The measure of a mature culture is not that it celebrates success, but that it accepts failure and moves on. Thus the great thing about the Women’s Voices Theater Festival is not that Sheila Callaghan has written another great play — she has been writing great plays for years — but that a writer can fail, as Edward Albee and Tennessee Williams have failed during their careers — and no one makes any broad claims, either about the writer or about whatever classification they fall into.
One such failure, I’m sorry to say, is Trish Tinkler Gets Saved, Jacqueline Goldfinger’s new piece which Unexpected Stage Company is producing at the old Round House Theatre in Silver Spring. It is a mess of a play, with implausible characters performing implausible acts in the service of an implausible plot. Moreover, the performances are notso hotso, although it is impossible for me to imagine what great actors would do with these lines.
We open to see Jan (Amanda Spellman), dressed in a bear suit, humming tunelessly as she shifts from one foot to the other. She has received bad news, and Rhonda (Rachel Murray) is trying to comfort her. They are in the Eat & Save, a low-grade convenience store which sells knockoff goods for less, and Rhonda and Jan are closing up. Around them, Rampant Capitalism is building million-dollar condos, occasionally interfering with their supply of electricity. Eventually, Rhonda soothes Jan by allowing her to sing “Jimmy Crack Corn,” after which Jan lies down on the floor, with a smile on her face.
Thus in the first five minutes of the play Goldfinger has essentially ruined one of her characters, reducing Jan to the emotional and intellectual level of a six-year-old (her favorite method of persuasion is to say “please please please,” which she does several times in the play). Nor do things become more rational with the arrival of Trish Tinkler (Kristen Jepperson), a blowsy 40-year old professional Whitesnake groupie who has been abandoned by the tour bus, and who seeks to stay at the Eat & Save while the tour discovers its error and doubles back for her.
Trish, having wormed her way into this dump, becomes the play’s Lucy Ricardo — cooking up hairbrained and dangerous schemes in behalf of the play’s maguffin, which is to somehow win an Eat & Save franchise agreement for Rhonda and Jen. Rhonda must be the caretaker, which allows her to play the heavy. Murray does this dutifully, if not always convincingly, and so the play proceeds to its conclusion not like a river but like the tides: Trish proposes a moronic idea, Jen says please please please, and Rhonda says no.
The play is full of unanswered questions, such as how Rhonda and Jan, who appear to be homeless except for the store’s back room, expect to pay the Eat & Save franchise fee, or how Trish supports herself by spending all her time staring adoringly at Whitesnake lead singer Big Dick David Coverdale. These would be bothersome had the characters managed to emerge from their stereotypes. Trish tells a grotesque story about how she fell to her current estate, but the reason or reasons Rhonda and Jan have come so low remain a mystery.
TRISH TINKLER GETS SAVED
Part of the Women’s Voices Theater Festival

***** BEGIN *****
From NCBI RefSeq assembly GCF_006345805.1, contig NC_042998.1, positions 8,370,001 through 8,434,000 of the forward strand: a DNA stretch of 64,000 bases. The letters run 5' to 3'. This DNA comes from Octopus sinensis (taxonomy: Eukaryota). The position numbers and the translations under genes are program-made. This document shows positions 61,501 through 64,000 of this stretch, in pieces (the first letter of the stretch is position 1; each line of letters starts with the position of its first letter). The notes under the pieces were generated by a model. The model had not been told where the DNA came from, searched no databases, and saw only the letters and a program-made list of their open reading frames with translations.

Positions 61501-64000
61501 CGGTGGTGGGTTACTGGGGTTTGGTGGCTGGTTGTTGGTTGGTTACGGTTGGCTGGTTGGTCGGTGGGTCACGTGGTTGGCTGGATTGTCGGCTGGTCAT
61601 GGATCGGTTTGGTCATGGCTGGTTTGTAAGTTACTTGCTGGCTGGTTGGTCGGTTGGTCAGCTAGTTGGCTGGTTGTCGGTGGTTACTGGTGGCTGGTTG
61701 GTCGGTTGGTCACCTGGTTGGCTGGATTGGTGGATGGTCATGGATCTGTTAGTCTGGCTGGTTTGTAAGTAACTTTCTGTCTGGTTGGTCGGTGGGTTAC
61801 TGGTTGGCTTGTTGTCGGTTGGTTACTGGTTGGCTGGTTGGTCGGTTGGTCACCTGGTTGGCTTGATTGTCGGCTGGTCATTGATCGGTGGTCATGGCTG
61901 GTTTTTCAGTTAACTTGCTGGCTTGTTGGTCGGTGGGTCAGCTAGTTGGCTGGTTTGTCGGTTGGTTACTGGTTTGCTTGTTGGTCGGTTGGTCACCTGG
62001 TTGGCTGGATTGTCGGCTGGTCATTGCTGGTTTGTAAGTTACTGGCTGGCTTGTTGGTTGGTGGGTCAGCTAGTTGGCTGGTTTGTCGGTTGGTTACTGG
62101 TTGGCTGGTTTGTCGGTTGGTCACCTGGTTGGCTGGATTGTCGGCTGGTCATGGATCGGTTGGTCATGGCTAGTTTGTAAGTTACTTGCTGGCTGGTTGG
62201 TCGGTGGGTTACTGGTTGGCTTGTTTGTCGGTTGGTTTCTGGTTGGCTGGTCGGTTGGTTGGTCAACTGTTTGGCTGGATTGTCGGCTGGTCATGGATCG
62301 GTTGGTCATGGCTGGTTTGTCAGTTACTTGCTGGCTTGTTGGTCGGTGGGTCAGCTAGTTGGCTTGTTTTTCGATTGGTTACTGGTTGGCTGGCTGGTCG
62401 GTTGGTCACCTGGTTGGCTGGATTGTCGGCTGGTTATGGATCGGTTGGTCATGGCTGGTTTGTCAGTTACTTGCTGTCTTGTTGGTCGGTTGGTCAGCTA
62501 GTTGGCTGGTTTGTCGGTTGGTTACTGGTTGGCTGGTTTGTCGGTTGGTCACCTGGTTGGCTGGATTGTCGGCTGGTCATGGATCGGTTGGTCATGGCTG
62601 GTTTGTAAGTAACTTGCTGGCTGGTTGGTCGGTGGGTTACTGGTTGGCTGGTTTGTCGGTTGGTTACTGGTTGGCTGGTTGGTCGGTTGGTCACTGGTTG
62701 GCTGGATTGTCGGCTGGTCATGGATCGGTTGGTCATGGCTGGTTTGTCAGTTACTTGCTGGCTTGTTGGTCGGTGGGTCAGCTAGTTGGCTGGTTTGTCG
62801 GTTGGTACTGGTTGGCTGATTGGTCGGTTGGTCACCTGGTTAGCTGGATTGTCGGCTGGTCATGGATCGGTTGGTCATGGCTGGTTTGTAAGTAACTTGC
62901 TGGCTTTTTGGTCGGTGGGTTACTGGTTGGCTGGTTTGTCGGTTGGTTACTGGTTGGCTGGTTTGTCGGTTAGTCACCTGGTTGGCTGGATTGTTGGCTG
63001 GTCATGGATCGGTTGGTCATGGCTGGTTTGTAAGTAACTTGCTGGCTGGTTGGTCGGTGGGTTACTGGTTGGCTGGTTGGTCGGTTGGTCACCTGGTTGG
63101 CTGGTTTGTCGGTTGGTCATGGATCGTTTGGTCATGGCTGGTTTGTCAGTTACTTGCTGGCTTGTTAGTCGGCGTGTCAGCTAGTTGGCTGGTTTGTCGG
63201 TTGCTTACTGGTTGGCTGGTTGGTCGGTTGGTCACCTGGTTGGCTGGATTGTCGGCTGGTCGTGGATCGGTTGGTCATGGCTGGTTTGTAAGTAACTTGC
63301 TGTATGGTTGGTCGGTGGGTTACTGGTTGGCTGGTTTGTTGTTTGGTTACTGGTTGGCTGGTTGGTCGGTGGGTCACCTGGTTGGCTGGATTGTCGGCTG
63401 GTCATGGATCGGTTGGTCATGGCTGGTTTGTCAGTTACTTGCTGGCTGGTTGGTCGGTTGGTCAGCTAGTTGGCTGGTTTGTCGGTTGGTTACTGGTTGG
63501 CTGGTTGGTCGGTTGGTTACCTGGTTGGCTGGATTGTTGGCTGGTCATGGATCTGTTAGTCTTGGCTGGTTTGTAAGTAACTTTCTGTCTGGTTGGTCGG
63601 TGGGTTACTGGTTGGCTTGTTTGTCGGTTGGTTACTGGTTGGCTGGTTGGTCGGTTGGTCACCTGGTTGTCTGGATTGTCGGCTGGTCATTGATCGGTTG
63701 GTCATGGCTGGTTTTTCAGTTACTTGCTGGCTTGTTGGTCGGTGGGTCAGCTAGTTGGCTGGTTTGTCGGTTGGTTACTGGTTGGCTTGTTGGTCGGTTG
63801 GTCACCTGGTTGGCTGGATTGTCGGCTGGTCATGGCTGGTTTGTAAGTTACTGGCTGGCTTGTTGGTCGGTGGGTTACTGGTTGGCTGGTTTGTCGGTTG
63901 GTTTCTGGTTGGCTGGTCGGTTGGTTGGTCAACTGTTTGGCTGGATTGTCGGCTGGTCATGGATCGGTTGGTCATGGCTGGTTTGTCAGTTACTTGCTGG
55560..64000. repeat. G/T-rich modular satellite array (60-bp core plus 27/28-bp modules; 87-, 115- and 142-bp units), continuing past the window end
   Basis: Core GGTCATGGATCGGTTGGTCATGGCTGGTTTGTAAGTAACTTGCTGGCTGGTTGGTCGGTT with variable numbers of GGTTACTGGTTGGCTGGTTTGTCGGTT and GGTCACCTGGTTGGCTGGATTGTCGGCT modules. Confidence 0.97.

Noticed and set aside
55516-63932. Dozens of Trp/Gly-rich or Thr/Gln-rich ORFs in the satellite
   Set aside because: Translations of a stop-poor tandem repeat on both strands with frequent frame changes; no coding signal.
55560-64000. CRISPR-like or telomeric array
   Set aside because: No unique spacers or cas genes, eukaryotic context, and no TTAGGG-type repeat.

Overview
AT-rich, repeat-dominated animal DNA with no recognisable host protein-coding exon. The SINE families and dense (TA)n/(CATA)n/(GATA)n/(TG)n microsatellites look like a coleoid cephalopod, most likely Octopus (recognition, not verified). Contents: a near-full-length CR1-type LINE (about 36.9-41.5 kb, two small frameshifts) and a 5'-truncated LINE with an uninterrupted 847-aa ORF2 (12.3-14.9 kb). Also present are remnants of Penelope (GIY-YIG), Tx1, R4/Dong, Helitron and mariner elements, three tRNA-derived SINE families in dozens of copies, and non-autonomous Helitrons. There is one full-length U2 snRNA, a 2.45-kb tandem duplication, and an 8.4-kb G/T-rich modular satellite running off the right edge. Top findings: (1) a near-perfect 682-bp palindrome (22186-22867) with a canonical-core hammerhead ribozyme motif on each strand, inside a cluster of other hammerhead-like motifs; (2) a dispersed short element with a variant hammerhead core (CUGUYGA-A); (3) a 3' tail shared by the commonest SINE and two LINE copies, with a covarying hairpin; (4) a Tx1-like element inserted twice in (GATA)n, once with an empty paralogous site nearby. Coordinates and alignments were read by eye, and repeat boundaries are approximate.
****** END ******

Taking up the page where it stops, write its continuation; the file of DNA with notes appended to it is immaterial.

October 8 – 18, 2015
Unexpected Theatre Company
at Randolph Road Theatre
4010 Randolph Road
Silver Spring 20902
1 hour, 20 minutes with no intermission
Tickets: $16 – $25
This is all the more frustrating because Unexpected Stage, one of our better small companies, gives the show a good production (Robert Pike’s sound design is particularly notable) and Goldfinger, who won Barrymore and Philadelphia Critics awards for previous plays, shows here that she’s capable of good writing. She gives Jan a beautiful speech on the nature of love. Regrettably, it is wholly out of character and much beyond Jan’s proven capabilities to that point.
Goldfinger, in her playwright’s notes, quotes Ellen DeGeneres disapproval of “comedy… based on getting a laugh at somebody else’s expense.” But that, as Mark Twain observed long ago, is the only way of getting a laugh. The entire last season of “Ellen” was based on getting a laugh at the expense of the tired old bigots who disapproved of Ellen’s sexuality. As the great comic Rowan Atkinson observed, the essence of comedy is selfishness. It cannot be achieved, I believe, by “a story of funny, quirky, and supportive female friendship that’s rarely seen on-stage,” as Goldfinger suggested in this interview (although such a story can, of course, be part of a comedy).
Goldfinger expresses an affection for ” banged up characters and their stories.” I believe that she could write a good play about them. This isn’t it, though.
Editor’s note: The reviewer originally assigned to this play discovered a conflict of interest which prevented him from reviewing the play. I asked Tim, who was in the audience, to review it in his stead.
Trish Tinkler Gets Saved by Jacqueline Goldfinger . Ddirected by Christopher Goodrich . Featuring Kristen Jepperson (who also served as costume designer), Rachel Murray, and Amanda Spellman . Set design: Katie Miller . Lighting design: Gary Hauptman . Sound design: Robert Pike . Props: John Barbee and Marji Jepperson . Fight choreography:William Fleming . Stage Manager: Keta Newborn, assisted by Danielle Burman . Produced by Unexpected Stage Company . Reviewed by Tim Treanor.